« Study Gives Insight on Effective Teaching Practices for Native Students | Main | Rural Voters Support Preschool as Strategy to Help Local Economy »

Rural Mo. Districts Worried About Reforms' Urban-Focus, Ed. Tech. Gap

Some rural Missouri school leaders don't think they're being given the chance to make the best decisions for their students' unique needs.

The Missouri Times reports rural educators are upset about what they see as a loss of control in terms of teacher evaluation and new learning standards.

"We make the right decisions, but it seems that DESE [Department of Elementary and Secondary Education] hears the needs of urban and suburban schools more than ours," said Darin Powell, the superintendent of Bowling Green Public Schools, in a Missouri Times story. "A lot of decisions lately seem a little more geared toward urban education, which is great, but our needs out here are different."

That said, some of the rural leaders' concerns about teachers' evaluations, such as how much those should rely on student growth, seem to be the same as those of teachers everywhere.

One of the distinctly rural issues discussed appeared to be access to technology. Some rural Missouri superintendents said they don't have the money to afford the technology required to test the new Common Core State Standards, and they were finding solutions within[dcc: WITH?-DV] local money because state and federal dollars weren't sufficient.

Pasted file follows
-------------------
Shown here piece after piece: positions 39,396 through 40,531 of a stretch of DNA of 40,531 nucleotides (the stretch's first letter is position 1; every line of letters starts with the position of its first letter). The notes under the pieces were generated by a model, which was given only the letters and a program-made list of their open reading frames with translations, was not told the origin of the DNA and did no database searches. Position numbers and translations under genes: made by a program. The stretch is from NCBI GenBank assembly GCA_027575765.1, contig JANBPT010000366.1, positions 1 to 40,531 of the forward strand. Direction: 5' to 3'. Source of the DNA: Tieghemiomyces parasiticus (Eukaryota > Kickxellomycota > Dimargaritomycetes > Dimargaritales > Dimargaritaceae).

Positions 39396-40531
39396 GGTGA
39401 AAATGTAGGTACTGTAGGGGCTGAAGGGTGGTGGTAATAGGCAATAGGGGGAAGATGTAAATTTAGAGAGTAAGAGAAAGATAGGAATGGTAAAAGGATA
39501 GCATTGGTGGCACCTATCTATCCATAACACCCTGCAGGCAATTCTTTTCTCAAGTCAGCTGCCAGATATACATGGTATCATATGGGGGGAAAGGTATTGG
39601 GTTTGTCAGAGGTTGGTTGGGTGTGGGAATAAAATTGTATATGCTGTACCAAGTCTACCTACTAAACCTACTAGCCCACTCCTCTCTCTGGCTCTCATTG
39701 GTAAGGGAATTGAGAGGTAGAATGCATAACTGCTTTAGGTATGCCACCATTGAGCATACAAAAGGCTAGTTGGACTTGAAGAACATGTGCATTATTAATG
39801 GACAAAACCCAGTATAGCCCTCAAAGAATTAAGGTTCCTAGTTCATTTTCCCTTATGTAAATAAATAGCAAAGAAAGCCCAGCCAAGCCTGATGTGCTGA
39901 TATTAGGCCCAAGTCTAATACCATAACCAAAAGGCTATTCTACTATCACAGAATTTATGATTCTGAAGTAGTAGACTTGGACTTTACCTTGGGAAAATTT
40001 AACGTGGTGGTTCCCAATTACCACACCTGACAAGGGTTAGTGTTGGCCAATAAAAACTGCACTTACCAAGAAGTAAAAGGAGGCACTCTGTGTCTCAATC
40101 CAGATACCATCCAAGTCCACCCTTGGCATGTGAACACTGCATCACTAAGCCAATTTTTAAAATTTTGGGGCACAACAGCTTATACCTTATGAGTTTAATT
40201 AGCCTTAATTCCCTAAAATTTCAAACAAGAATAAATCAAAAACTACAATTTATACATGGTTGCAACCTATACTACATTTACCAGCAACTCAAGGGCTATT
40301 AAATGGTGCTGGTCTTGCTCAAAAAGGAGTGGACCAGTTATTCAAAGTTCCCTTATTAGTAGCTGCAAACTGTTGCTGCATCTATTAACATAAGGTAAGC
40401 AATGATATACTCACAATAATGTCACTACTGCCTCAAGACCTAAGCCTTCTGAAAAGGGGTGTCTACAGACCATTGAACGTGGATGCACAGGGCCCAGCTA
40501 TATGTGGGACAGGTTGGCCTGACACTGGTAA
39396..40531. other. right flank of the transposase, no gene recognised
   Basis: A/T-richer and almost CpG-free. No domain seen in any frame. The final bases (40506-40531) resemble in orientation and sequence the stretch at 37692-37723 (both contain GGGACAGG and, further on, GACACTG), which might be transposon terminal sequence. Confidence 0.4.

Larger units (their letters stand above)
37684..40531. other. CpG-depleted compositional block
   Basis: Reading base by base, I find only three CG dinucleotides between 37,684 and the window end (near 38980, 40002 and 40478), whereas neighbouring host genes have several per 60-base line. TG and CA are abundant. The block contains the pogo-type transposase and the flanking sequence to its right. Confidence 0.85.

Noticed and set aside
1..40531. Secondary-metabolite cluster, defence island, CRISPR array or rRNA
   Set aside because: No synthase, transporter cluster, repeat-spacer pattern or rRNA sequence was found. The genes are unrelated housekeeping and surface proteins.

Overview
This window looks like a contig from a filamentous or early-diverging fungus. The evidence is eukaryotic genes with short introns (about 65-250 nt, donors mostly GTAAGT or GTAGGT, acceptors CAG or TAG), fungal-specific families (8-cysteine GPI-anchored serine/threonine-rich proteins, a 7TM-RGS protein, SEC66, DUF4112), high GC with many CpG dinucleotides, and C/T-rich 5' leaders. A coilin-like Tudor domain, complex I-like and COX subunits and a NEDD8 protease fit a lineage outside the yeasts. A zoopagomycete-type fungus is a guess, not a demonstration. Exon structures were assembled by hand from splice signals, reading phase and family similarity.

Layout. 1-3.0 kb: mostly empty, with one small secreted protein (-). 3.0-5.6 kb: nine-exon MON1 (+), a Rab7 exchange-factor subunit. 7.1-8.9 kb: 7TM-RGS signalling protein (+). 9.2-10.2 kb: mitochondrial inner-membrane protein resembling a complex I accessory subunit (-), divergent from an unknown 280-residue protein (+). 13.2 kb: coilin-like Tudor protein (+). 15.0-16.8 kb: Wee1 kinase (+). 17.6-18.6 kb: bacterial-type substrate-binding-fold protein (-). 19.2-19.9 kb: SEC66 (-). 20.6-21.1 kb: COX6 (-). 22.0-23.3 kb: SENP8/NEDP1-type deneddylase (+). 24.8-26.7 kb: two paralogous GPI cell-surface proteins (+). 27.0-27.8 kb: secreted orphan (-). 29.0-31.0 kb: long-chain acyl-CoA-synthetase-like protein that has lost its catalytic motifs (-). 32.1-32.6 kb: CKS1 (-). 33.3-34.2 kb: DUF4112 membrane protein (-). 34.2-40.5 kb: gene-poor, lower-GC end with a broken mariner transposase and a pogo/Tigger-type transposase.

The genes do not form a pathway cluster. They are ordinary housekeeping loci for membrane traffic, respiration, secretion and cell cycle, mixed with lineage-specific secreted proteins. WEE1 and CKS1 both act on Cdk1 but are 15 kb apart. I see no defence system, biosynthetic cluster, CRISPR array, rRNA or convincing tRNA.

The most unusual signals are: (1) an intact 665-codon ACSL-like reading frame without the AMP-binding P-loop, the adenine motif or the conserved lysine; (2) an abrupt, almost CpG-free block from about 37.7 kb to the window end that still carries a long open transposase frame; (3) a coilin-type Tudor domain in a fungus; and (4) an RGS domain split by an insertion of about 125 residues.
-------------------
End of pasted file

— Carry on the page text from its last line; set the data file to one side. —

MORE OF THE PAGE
"The mandate to test online with [Common Core] is a huge burden on us," Powell said in the story. "That's where suburban schools have a distinct advantage. We're in a situation where, if funding is stagnant or not significantly increased, we are taking money from other places in order to gain more access, more bandwidth, things like that."

You must be logged in to leave a comment. Login | Register
Ground Rules for Posting
We encourage lively debate, but please be respectful of others. Profanity and personal attacks are prohibited. By commenting, you are agreeing to abide by our user agreement.
All comments are public.

Follow This Blog

Advertisement

Most Viewed on Education Week

Categories

Archives

Recent Comments